Twelve year-old Ren is missing his left hand. How it was lost is a mystery that Ren has been trying to solve for his entire life, as well as who his parents are, and why he was abandoned as an infant at Saint Anthony's Orphanage for boys. He longs for a family to call his own and is terrified of the day he will be sent alone into the world.

But then a young man named Benjamin Nab appears, claiming to be Ren's long-lost brother, and his convincing tale of how Ren lost his hand and his parents persuades the monks at the orphanage to release the boy and to give Ren some hope. But is Benjamin really who he says he is? Journeying through a New England of whaling towns and meadowed farmlands, Ren is introduced to a vibrant world of hardscrabble adventure filled with outrageous scam artists, grave robbers, and petty thieves. If he stays, Ren becomes one of them. If he goes, he's lost once again. As Ren begins to find clues to his hidden parentage he comes to suspect that Benjamin not only holds the key to his future, but to his past as well.

Read an excerpt
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  Click on the books below to read excerpts, author interviews, and more.

New Fiction & Poetry
Leather Maiden by Joe R. Lansdale
A Blessed Child by Linn Ullmann
The Border Kingdom by D. Nurske

New Nonfiction
White Heat by Brenda Wineapple
Freedom's Battle by Gary J. Bass
Dangerous Business by Pat Choate

Click here to view all new releases




"Kathryn Walker's beautifully written story of parallel discovery and restoration is powered by searing insights into the costs of love and loss...The results are joyous."
—Amy Hempel, author of Reasons to Live and The Dog of the Marriage

A Stopover in Venice is an enchanting debut novel—a fairy tale of sorts.

The time is the present. The novel opens on a train en route to Verona. A young American woman is on an Italian tour with her famous musician husband. In a moment of fury and despair at their lifeless marriage, she drags down a piece of her luggage and gets off the train in the countryside. Marooned and on her own for the first time in eight years, she returns to Venice, gets a room at the Hotel Gritti Palace, sets out to explore the city, and chances on a group of boys tormenting a small dog, which she rescues and smuggles into the hotel.

The following day she is accosted by a man who claims that the dog belongs to his employer. Reluctantly she follows him to a Gothic palazzo and to the dog's owner, an elderly contessa. The young woman becomes faint. The contessa insists that she stay the night...

What started off as an impulsive act of defiance opens out into an adventure—and a mystery—that summons up centuries of the Venetian past, the discovery of a lost masterpiece, and the heroine's reclamation of herself.

An excerpt from A Stopover in Venice:

Watching the train roll out of the station, picking up speed, it occurred to me that I had been impetuous. Disappearing down the track, within that train, were the only human beings of my acquaintance in northern Italy—in all of Italy, for that matter, if you didn't count Guido, the ingratiating concierge briefly known at our hotel. My husband and his band of not entirely merry men were speeding away to Verona, to Milano, to Bologna, on and on until they would arrive in Roma, the Eternal City, in several weeks' time.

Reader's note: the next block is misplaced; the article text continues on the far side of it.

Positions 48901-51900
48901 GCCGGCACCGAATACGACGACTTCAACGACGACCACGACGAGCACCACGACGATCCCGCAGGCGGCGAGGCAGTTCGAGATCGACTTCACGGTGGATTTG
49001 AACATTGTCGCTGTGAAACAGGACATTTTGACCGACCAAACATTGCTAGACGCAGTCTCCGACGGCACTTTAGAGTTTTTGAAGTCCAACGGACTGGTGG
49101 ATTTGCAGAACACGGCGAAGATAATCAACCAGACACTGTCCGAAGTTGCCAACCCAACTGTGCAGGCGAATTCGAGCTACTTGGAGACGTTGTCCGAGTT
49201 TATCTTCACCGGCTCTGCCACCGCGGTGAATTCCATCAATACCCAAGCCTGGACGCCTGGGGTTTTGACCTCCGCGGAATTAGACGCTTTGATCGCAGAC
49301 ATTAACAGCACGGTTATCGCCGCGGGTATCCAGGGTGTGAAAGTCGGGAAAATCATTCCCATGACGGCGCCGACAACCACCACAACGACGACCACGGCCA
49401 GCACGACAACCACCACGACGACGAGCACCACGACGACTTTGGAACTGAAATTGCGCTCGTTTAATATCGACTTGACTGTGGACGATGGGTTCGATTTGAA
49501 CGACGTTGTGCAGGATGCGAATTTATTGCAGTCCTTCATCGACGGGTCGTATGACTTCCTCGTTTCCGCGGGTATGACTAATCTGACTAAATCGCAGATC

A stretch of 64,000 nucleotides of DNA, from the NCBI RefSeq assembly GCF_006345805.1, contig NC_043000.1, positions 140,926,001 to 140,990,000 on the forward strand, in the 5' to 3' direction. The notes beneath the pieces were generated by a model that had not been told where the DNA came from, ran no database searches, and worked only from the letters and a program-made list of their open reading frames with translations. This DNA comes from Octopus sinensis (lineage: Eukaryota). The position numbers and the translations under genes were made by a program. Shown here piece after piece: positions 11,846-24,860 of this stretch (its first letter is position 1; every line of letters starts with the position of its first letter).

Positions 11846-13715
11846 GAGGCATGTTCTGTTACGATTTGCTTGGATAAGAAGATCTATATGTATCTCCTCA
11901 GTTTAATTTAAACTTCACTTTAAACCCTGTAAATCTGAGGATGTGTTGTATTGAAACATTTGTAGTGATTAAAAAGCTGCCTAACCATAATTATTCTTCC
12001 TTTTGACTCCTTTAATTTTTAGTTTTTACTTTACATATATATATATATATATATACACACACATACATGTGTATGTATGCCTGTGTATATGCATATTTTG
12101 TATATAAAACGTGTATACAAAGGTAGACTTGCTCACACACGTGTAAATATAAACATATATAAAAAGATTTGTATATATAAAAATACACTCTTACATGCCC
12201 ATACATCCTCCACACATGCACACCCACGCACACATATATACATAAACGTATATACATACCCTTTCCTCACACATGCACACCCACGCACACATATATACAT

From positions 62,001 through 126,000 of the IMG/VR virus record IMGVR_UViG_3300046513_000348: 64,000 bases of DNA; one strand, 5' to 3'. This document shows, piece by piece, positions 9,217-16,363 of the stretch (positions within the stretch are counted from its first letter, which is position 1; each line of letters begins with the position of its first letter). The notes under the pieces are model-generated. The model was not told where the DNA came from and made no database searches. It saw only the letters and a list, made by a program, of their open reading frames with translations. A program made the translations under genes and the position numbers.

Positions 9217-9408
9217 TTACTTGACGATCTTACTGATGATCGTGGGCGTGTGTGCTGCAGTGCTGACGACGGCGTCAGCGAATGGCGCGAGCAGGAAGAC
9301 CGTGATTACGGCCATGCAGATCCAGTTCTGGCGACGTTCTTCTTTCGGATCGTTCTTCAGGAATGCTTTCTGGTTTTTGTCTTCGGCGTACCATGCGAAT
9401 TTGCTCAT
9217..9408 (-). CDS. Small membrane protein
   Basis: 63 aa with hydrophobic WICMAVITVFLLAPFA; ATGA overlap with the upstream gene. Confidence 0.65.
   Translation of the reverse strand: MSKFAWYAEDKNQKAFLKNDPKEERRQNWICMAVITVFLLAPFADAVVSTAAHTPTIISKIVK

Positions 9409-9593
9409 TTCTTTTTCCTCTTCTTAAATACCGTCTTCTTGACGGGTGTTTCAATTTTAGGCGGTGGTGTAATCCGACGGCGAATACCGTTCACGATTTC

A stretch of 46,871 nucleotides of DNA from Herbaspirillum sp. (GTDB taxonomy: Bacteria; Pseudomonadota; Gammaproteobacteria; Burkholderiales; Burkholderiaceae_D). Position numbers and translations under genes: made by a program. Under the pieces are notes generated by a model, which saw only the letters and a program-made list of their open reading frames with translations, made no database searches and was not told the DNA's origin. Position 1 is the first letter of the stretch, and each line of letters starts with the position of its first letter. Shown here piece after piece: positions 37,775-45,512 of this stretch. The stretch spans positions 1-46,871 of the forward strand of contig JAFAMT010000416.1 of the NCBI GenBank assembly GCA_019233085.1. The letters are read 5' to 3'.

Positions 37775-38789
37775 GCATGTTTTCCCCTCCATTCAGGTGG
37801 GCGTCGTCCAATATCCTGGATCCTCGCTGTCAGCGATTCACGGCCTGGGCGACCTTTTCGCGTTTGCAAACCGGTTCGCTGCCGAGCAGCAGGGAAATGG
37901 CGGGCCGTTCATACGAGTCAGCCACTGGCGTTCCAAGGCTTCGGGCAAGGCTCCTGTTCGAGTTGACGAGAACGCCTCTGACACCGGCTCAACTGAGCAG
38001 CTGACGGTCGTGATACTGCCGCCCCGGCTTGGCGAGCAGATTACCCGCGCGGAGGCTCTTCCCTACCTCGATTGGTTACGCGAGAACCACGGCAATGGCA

And where was I?

There was no sign that I could see on the narrow platform. It was, I think, the second stop the train had made since leaving Venice. Venezia the beautiful, the sinister, the enchanting city of water and light. Venice, the place I had not remotely experienced in the days I had just spent there. That's how the argument must have started. My regrets. My regrets dismissed and so on, until I found myself there, outside the train.

And the argument? I couldn't remember. It hardly mattered, whatever it was, it was the same thing. It's true, isn't it, that the long dispute that is marriage, for the unlucky anyway, loses its energy after a few years of failing to reveal much to anyone? It loses its optimism, its hope of revelation; the whole thing dissolves into a miasmic pall, a kind of weather. A miserable way to live. The damp penetrates the spaces between, then gathers and rains down the usual resentments, barely spoken, of no particular interest to anyone. Neither party seems to retain much apparent hope or regret, and that in itself is unbearable. So I couldn't remember how it started, the blank amnesia of low-level numb despair brought on by these events. We spoke probably; few words are necessary. I do remember the familiar sensation of gloom rising and the awful visceral sense of entrapment that I feel in that sullen climate, as if my body is trying to conceal itself in back of itself. Also the certain knowledge that there would be no help found in the present company. Encircling doom. I would sit in a bitter fog for however long it took to get to Verona. Lovely Verona, no doubt. Encountered in misery. One more unexperienced destination.

Then something unusual happened. I stood up, stepped over my husband's long legs, not particularly carefully, dragged down whatever piece of my luggage was stashed above our seats, and got off the train.

Keep reading this excerpt